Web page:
The capability for organizations to utilize big data to improve or transform business processes more easily is one of the most significant IT-related developments in at least the past decade. Analyzing and acting on customer or process information is not at all new, of course. What is new, however, is the emerging capability to analyze unthinkably large stores of data, very quickly, and in easily-understood visualizations that can either inform decision-making in near real-time, or indeed fuel automated process enhancements and tactical actions.

The potential power of enterprise data and analytics is as daunting as it is impressive. It can enable everything from rather mundane process enhancements that improve profitability, to vastly higher rates of customer satisfaction, to entirely new business models that disrupt conventional business practices to their core. All of these outcomes and more have business executives at the highest levels paying close attention. The recent Current Analysis Enterprise Investment Plans study shows that while over 20% of enterprises are actively pursuing analytics projects, the vast majority—59%—are considering an analytics project in the next 12 months. That means lots of companies are currently in the stage of thinking about what to do.

Much of IT is about enabling or improving processes. Strategic IT, however, builds and drives organizations to entirely new business models or new levels of competitive differentiation. Like web commerce previously, data and analytics is one such strategic IT opportunity. What is interesting to note about the high numbers of organizations still thinking about what to do is that it implies indecision. That itself can be interpreted in two ways: the thinking about analytics is either an offensive strategy with careful assessment about how to attack the market with a clearly differentiated proposition, or it is defensive maneuvering to avoid being blindsided by competitors.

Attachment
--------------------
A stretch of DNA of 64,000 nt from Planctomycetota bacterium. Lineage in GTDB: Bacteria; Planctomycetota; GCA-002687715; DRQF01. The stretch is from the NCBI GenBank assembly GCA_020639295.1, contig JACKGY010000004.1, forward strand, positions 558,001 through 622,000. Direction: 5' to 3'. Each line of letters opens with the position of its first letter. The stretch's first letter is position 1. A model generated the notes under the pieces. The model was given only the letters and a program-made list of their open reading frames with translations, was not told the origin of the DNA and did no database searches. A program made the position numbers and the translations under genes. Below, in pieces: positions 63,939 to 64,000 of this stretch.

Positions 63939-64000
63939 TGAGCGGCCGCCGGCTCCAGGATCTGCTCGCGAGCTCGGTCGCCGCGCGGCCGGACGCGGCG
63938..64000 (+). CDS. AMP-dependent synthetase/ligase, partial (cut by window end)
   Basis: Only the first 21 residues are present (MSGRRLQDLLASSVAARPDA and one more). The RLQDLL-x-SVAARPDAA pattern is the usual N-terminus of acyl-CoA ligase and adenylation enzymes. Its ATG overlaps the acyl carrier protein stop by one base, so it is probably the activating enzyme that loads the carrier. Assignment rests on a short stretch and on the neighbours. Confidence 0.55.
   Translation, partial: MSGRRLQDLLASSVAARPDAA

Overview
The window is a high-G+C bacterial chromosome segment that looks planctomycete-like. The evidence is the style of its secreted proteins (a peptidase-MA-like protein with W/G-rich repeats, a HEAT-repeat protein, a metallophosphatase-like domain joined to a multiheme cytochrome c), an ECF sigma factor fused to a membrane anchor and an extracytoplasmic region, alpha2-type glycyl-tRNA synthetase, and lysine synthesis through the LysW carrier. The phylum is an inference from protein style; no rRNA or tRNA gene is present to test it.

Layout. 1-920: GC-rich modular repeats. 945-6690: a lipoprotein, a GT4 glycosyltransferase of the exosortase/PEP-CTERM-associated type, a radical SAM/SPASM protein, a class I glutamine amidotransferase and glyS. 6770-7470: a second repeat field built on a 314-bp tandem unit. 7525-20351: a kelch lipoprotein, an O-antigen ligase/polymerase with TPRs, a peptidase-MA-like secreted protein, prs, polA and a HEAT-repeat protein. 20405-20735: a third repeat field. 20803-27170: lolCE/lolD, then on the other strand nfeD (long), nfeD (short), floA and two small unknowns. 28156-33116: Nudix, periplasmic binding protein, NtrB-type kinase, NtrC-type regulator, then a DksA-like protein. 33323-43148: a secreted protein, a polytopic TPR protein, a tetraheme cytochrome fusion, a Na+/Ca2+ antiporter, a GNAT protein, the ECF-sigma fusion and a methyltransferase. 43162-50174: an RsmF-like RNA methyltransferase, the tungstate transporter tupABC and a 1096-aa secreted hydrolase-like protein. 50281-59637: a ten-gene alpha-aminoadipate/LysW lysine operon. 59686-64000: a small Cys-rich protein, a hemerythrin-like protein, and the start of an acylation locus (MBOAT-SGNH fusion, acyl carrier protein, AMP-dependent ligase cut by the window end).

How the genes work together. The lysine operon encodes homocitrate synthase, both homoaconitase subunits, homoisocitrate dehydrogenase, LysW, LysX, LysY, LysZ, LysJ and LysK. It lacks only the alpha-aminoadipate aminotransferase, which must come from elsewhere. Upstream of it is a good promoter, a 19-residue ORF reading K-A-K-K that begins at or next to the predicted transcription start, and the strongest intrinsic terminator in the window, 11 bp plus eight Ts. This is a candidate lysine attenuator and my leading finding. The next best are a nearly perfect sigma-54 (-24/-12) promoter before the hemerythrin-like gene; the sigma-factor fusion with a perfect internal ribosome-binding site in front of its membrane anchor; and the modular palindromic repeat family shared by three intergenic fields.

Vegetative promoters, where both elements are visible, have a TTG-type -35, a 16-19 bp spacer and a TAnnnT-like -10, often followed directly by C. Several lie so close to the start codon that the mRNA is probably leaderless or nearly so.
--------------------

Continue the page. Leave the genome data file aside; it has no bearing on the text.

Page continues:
I suspect it is mostly the latter, if only because the tools to democratize analytics, as my colleague Brad Shimmin puts it, are taking shape just now. Whether driven by offense or defense, the demand for better business-grade data and analytics will merge with the capabilities being developed by suppliers to create a very important and exciting era of strategic IT.

Read more of this post

Unleashing the Data Scientist Within, Cautiously

Brad Shimmin

Brad Shimmin

Summary Bullets:

  • We’re all becoming data scientists, steeped in the meaning and value of data along with data visualization and discovery.
  • Applying self-service expectations to big data could readily lead to erroneous conclusions and a resulting lessening of trust in big data and in IT itself.

I don’t play tennis, but if I did so with any passion for the game, it’s likely that I’d also be a data scientist.  Well, at least I’d be thinking more like one thanks to the current market rush toward device instrumentation and personal analytics. Read more of this post

When Building for Big Data, Remember to Think Small

Brad Shimmin

Brad Shimmin

Summary Bullets:

  • With a continued focus on top down, company-wide all-encompassing projects, big data is in danger of turning into the next service oriented architecture (SOA) – a good idea that simply cannot be realized.
  • Conversely, Microsoft’s diminutive self service business intelligence solution, Power BI for Office 365, highlights the potential in thinking small with big data.

I never win anything. For that reason I never gamble and have never, ever entered the Publishers Clearing House sweepstakes. But last week on a whim I requested a beta invitation for Microsoft’s forthcoming self service business intelligence (BI) service (Power BI for Office 365 preview). Lucky me, I won an invite and immediately began pawing through the available documentation and downloading a few samples. What did I find? Sometimes the biggest insights can be found in the smallest of packages, even the seemingly unpretentious spreadsheet itself. Read more of this post

Mobile Analytics Form a Two-Way Street Between the Past and the Future

Brad Shimmin